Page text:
This article was published in 2002, in Newsletter 40.
This article by John Franklin, chair of the Cycle Campaign Network (CCN) and author of Cyclecraft, appeared in a recent CCN newsletter. It struck a strong chord, so we thought you would also like to read it. What do you think? Letters welcome as always (by 9 March for publication).
The promotion of cycling is at a crucial stage. Just a year away from the 2002 target of the National Cycling Strategy, by which cycle use should have doubled from 1996, cycle use is actually seven per cent lower than in the base year. Now concern is mounting that the remaining target of quadrupling cycle use by 2010 may not just fail to be met, but fail spectacularly. The implications of this for continued political support for cycling cannot be overstated.
So where have we gone wrong? Is it all Government’s fault, the actions of the road lobby or motorists, or could it be that at least part of the problem lies in the strategies pursued by cyclists?
Without doubt we have succeeded in persuading Government that the promotion of cycling is a good thing. Most councils now have policies intended to encourage cycle use, and development plans commonly have to show that they have considered cyclists’ needs. But are those policies the right ones and is the perception of what cycling really needs correct?
Feedback from cyclists increasingly suggests that many don’t like what they’re getting, whether it be cycle facilities, traffic calming or expectations of where they should ride. Costly initiatives such as the new town-cycle-networks, urban demonstration schemes and the Gloucester Safer City project have not only failed to increase the number of cyclists but, in the opinion of many, have made conditions worse, a fact often reflected in casualty statistics. The National Cycle Network, too, has not led to any overall increase in cycle use despite the substantial sums invested and considerable publicity.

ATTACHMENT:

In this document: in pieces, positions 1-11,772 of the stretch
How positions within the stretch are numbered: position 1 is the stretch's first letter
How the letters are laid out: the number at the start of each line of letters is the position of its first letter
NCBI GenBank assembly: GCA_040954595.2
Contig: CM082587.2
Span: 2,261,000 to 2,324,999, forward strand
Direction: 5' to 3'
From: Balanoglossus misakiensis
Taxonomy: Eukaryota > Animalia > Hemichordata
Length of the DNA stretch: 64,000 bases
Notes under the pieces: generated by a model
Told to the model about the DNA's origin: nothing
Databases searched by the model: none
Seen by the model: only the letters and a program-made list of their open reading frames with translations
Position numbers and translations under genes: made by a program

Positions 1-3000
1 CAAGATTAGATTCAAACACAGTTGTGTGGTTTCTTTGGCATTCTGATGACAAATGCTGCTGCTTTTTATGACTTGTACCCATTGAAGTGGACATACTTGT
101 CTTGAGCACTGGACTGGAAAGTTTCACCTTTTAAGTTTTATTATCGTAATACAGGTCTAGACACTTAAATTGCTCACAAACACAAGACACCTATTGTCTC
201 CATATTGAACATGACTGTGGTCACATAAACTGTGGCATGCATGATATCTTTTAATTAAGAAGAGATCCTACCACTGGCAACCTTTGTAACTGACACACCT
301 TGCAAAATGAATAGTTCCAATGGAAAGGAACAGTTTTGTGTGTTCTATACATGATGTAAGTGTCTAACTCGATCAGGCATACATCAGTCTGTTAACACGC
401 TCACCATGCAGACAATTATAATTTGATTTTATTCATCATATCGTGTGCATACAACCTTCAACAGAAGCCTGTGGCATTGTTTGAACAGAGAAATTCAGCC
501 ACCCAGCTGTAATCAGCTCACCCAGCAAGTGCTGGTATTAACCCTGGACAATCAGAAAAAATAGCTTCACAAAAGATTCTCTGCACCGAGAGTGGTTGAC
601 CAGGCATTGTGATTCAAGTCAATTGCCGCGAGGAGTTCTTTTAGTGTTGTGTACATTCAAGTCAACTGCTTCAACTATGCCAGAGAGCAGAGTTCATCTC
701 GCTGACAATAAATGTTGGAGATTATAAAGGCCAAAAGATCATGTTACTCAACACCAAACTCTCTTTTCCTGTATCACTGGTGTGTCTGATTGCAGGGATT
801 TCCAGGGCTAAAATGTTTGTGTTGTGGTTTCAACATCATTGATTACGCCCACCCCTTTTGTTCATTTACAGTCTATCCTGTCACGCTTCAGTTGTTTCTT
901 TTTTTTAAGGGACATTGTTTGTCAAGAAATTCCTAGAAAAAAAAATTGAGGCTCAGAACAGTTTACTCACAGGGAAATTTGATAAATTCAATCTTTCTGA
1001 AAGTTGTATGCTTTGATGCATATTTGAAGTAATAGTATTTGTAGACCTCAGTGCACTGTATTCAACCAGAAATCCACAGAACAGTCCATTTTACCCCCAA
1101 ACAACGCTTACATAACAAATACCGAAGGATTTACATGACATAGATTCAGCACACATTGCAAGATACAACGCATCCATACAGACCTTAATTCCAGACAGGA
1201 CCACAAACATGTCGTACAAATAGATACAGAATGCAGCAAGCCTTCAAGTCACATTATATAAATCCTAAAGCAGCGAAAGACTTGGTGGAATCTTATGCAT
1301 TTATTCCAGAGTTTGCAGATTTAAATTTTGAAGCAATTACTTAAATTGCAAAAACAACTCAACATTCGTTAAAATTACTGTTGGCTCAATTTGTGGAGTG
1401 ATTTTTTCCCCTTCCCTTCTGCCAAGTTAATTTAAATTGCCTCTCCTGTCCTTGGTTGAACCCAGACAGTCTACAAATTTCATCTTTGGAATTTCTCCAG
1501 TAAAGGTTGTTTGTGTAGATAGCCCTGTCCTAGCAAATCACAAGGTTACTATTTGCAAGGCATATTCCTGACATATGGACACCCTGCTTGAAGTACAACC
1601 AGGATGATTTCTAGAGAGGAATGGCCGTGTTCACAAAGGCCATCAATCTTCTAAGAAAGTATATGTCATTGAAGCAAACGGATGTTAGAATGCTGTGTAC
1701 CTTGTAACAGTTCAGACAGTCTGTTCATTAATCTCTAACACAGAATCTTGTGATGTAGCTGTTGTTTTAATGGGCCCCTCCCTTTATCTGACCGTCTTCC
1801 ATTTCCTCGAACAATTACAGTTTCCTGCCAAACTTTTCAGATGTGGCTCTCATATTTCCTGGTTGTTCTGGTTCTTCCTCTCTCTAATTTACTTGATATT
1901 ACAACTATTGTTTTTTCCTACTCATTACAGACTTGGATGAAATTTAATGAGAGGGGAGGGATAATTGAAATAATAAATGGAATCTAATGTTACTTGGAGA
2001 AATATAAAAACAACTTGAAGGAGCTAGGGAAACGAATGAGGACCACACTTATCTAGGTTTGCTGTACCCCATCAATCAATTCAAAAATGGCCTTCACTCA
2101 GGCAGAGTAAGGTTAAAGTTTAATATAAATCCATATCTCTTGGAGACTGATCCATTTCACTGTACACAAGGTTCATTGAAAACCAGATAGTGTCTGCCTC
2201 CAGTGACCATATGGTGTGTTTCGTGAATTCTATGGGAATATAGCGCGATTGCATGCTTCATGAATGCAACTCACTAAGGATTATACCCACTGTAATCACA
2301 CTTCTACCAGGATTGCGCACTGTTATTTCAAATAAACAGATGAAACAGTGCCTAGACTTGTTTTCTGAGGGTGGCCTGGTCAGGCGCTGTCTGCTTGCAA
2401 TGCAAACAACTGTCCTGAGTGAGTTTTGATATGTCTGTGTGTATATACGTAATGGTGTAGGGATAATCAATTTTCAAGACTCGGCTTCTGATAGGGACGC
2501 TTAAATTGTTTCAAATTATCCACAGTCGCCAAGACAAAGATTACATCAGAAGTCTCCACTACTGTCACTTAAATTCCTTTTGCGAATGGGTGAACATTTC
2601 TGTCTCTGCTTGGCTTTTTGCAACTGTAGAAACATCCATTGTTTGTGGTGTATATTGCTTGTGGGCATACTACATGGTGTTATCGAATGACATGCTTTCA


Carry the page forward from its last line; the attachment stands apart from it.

Cyclists within the professions put the blame on a lack of understanding about cycling, driven by the constant perception of cycling as ‘dangerous’ and therefore not compatible with traffic. Much of the emphasis on ‘danger’ and the need for ‘safe routes’ and special facilities (which de facto imply danger) has come from cycling organisations, yet as Malcolm Wardlaw demonstrated at the Autumn Cycling Campaign’s conference in Chesterfield, cycling is not by any reasonable standard a dangerous activity, whilst improved safety is much more likely to come from greater cycle use than the other way around.
It is all too clear that the general public now strongly associates cycling with danger, which must weigh heavily against its otherwise well-known benefits. As the Transport Research Laboratory has acknowledged, you don’t encourage people to cycle with messages about safety or danger.
Michael Jackson won this year’s Falco Lecture Prize with a paper Promoting bicycling as a normal part of a healthy lifestyle, in which he advocates advertising campaigns based on positive images. No other product would try to sell itself with negative associations, so why cycling?
A large majority at Chesterfield supported a view from the floor that it was time to move the emphasis from the ‘hardware’ to the ‘software’ in encouraging people to cycle. After all, even if the hardware was right (is this a realistic possibility?), would the software be programmed to accept the changes as sufficient?
So how is it best to boost cycling in the 21st century?
Stepping stones to a better cycling future, Malcolm Wardlaw
Promoting bicycling as a normal part of a healthy lifestyle, Michael Jackson